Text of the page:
Albert Ellis, in his Rational Emotive Behavior Therapy (REBT), identified
a number of dysfunctional beliefs that people often hold.
Here are irrational beliefs that Ellis described:
It is a dire necessity for adult humans to be loved or approved by
virtually every significant other person in their community.
One absolutely must be competent, adequate and achieving in all important
respects or else one is an inadequate, worthless person.
People absolutely must act considerately and fairly and they are damnable
villains if they do not. They are their bad acts.
It is awful and terrible when things are not the way one would very much
like them to be.
Emotional disturbance is mainly externally caused and people have little
or no ability to increase or decrease their dysfunctional feelings and behaviors.
If something is or may be dangerous or fearsome, then one should be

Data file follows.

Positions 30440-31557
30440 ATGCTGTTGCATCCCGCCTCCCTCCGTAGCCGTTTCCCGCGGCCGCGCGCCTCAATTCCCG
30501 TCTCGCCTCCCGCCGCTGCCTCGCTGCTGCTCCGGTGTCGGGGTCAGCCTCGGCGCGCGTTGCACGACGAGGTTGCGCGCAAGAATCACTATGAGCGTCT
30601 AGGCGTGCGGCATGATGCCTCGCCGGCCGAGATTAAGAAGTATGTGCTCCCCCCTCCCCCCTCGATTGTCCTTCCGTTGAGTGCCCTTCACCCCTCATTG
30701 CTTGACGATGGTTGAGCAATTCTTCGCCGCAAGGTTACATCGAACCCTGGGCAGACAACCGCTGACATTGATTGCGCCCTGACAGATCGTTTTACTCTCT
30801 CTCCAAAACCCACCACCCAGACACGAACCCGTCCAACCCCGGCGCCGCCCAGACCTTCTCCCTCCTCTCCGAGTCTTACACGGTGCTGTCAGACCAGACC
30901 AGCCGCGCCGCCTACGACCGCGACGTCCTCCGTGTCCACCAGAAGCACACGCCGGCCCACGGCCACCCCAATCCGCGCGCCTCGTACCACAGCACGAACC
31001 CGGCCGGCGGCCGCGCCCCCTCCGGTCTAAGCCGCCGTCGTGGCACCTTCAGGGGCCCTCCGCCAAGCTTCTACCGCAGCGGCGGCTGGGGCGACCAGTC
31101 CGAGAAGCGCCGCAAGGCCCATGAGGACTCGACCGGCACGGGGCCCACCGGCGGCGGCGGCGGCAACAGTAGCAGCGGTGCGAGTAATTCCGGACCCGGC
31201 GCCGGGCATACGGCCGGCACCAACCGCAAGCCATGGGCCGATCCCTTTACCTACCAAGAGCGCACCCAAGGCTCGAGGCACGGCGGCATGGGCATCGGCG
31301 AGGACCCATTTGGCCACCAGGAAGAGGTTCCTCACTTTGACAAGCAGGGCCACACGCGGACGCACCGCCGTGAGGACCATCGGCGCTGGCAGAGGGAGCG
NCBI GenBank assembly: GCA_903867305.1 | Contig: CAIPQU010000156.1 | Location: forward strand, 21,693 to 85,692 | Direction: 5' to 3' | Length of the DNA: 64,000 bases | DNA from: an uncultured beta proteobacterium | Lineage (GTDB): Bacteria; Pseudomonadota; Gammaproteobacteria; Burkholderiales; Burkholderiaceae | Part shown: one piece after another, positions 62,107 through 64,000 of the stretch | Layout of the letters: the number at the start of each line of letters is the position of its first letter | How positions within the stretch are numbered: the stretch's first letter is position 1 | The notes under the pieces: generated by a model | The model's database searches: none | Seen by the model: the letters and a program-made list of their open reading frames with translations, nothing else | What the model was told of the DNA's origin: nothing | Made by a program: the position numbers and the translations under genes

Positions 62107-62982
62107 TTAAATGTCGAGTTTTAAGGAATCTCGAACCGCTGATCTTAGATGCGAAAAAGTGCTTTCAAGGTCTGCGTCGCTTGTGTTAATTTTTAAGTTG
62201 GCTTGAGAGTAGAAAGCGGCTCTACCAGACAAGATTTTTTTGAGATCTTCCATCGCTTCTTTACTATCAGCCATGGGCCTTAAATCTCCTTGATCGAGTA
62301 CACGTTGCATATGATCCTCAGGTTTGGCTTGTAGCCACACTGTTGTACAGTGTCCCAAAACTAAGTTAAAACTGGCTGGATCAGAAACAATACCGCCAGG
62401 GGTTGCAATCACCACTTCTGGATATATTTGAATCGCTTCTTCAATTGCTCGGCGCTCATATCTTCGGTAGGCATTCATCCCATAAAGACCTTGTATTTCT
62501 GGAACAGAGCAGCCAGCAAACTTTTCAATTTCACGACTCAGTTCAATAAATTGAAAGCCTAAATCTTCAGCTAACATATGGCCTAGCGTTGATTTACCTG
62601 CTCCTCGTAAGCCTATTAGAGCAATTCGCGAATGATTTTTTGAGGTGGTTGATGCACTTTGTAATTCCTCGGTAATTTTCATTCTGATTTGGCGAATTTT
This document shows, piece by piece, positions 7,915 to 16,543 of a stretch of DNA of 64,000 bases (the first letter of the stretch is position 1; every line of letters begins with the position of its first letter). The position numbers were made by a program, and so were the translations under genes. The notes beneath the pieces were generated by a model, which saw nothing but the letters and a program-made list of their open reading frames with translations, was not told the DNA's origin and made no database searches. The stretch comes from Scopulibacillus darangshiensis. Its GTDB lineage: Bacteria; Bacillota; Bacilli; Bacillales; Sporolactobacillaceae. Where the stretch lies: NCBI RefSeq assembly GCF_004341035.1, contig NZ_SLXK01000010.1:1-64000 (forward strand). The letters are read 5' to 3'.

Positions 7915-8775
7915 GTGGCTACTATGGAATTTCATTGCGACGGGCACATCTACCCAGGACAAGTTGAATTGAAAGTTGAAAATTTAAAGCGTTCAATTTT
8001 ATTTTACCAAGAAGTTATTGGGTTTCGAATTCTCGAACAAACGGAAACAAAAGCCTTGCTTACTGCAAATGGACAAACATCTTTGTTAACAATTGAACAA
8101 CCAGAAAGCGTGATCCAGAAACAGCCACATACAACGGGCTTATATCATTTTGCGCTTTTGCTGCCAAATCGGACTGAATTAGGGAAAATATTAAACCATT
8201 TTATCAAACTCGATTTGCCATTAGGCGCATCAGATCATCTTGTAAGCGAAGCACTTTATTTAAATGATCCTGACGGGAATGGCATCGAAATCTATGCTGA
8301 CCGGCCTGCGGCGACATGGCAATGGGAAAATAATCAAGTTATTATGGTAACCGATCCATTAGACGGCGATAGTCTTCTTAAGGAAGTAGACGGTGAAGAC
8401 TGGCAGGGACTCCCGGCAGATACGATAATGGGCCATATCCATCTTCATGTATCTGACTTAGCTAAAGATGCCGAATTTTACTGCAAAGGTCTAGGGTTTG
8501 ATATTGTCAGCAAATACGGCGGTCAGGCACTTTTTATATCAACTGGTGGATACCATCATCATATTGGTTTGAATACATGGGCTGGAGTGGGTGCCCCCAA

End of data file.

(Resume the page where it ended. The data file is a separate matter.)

constantly and excessively concerned about it and should keep dwelling on the
possibility of it occurring.
One cannot and must not face life's responsibilities and difficulties and
it is easier to avoid them.
One must be quite dependent on others and need them and you cannot mainly
run one's own life.
One's past history is an all-important determiner of one's present behavior and because something once strongly affected one's life, it should
indefinitely have a similar effect.
Other people's disturbances are horrible and one must feel upset about
There is invariably a right, precise and perfect solution to human
problems and it is awful if this perfect solution is not found.
Ellis's belief are deliberately extreme, to highlight that we often take
unreasonably exaggerated viewpoints. He called this approach 'awfulizing', as we
tend to pessimistically generalize these things.
A way this can happen is that, if we have a strong
need for certainty, we will tend to push
perceptions towards the extremes when we actually should be considering them along a variable spectrum. Thus, we create stereotypes
So if you want to help the other person adopt more functional beliefs, help
them first realize how extreme and irrational their generalized beliefs are.
Then discuss with them how more rational and useful beliefs can be found.
Ellis, A. (1994). Reason and Emotion in Psychotherapy, NY: Birch Lane